‘Blood Orbit’ by K. R. Richardson is ‘A Gattis File’ novel.
Eric Matheson has left his rich powerful family behind and is ‘five months and six days’ out of the police academy. He has been sent to the planet Gattis where the Gattis Corporation runs the law enforcement. This is reflected in their titles: an officer is an ofiçe and a detective is a detive.
He is on night patrol with his Training Ofiçe (TO) in a Dreihleen ghetto when they come across a mass murder at an illegal gambling club. The Gattis Corporation decides to send Chief Investigating Forensic Ofiçe J. P. Dillal into the field although it is only two weeks since ‘his upgrade’, which involves having an eye and part of his brain replaced with forensics analysis system. Matheson ends up getting assigned to take Dillal to the crime scene.
There, in the light of day, they find sixteen bodies, all except two bound. Dillal concentrates on the two untied ones on the grounds that if he can solve why they were killed then he can understand why the remaining fourteen were executed.
Which is what Dillal doggedly does, despite others thinking this might be the result of the start of a clan war with the Ohba or as corruption within the policing force or some system-hopper killing for entertainment or the politics of an impending uprising by both the Dreihleen and Ohba against the Corporation. Dillal and his newly seconded dogsbody Matheson have to fight their way through all the confusing trails of evidence and interference from bosses, family, colleagues, people in general.
This is a crime thriller on a single planet with a space opera background that is essential to the story. Of course, we get to find out more about both Matheson and Dillal as the story progresses and, of course, there is a love interest along the way and, of course, there is obligatory violence and still both men continue on.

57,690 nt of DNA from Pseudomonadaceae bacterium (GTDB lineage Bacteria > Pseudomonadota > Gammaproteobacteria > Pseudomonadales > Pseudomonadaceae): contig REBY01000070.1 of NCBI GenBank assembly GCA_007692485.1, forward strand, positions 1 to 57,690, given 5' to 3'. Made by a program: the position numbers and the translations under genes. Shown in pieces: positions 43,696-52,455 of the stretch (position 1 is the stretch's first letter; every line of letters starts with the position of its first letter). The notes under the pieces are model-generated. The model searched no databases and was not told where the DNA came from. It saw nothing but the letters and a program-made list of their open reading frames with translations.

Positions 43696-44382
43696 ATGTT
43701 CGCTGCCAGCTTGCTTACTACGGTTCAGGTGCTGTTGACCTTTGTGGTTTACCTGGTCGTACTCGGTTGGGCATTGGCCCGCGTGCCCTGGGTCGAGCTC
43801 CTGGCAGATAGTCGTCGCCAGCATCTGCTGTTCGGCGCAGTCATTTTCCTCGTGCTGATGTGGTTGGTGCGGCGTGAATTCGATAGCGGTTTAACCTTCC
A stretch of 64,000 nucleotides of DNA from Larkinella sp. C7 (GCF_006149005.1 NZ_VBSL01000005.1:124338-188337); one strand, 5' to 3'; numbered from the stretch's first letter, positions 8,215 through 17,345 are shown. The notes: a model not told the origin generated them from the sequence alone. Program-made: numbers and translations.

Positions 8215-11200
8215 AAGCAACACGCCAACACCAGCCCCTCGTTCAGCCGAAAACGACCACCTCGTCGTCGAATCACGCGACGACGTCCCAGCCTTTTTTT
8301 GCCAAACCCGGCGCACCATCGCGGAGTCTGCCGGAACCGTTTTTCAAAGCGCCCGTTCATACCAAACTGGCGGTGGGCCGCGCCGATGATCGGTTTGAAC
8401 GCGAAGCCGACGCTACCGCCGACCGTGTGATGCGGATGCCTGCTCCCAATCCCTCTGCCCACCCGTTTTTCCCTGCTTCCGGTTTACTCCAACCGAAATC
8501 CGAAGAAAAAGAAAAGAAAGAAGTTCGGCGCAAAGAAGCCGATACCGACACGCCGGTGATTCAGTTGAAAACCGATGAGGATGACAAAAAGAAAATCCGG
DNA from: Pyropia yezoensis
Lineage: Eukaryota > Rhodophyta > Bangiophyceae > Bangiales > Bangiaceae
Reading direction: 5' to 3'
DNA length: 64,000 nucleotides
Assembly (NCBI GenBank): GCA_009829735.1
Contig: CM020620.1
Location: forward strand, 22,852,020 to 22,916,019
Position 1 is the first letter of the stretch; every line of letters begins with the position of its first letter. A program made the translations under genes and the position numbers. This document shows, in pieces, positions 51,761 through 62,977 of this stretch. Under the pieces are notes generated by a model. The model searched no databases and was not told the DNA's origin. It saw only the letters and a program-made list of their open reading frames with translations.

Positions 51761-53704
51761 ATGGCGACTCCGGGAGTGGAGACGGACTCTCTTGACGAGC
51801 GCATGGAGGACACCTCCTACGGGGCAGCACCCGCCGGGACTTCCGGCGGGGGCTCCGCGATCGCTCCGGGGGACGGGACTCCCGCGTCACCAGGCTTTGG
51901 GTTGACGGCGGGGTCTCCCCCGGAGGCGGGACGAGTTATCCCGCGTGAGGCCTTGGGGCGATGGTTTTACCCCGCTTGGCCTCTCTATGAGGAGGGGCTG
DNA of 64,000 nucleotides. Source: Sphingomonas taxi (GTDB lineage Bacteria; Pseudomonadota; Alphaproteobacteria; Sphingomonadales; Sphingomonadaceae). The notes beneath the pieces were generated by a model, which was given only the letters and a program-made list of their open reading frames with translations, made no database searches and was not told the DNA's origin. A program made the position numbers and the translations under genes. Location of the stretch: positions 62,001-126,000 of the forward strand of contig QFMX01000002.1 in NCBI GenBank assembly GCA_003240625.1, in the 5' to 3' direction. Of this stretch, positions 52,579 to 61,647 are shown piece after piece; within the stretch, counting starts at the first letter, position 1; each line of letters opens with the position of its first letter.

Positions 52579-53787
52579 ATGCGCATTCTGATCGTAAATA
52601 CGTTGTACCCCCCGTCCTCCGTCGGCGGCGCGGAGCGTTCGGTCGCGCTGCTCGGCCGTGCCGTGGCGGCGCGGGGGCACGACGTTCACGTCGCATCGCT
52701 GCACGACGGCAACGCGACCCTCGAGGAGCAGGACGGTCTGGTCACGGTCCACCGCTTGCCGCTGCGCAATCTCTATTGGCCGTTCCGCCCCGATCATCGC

The ending is satisfying with the promise of a follow-on novel that has yet to be published.
It would be like any other mediocre thriller in a space opera, except for two things that make it a standout novel.
The first is the world-building. The detail of place description and the language and habits of the different peoples are well thought-out and integral to the story. For instance, a bruise as described as a ‘pressure kiss’. This means this is a slow read novel, one where you cannot rush through it for fear of missing details that become relevant later in the novel.
The second is that if you ignore the space opera travel aspects, this story could not exist without its underlying projected future science. Dillal is half-Dreihleen and half-Ohba. He is a chimera, a single organism with two or more genetic profiles. It gave him a chimeric immunological tolerance to accept the integration of the system with his flesh. It also did ‘a few unusual things to his brain physiology that enabled him to run the system without being swamped by it or rejecting it’.
This explains why the previous five experiments failed and hence the rarity of Dillal as an entity and without Dillal-like this there is no story. The way he has been put together, the advantages and the problems are what make this novel fresh in the Science Fiction genre.
Overall, this is pleasing novel to savour and indulge in, having both familiar themes and new issues to discover.
(pub: Pyr/Prometheus Books, 2018. 440 page small enlarged paperback. Price: $18.00 (US), $19.00 (CAN). ISBN: 978-1-63388-439-7. Ebook: Price: $ 9.99 (UK), $11.99 (CAN). ISBN: 978-1-63388-440-3)
check out website: www.pyrsf.com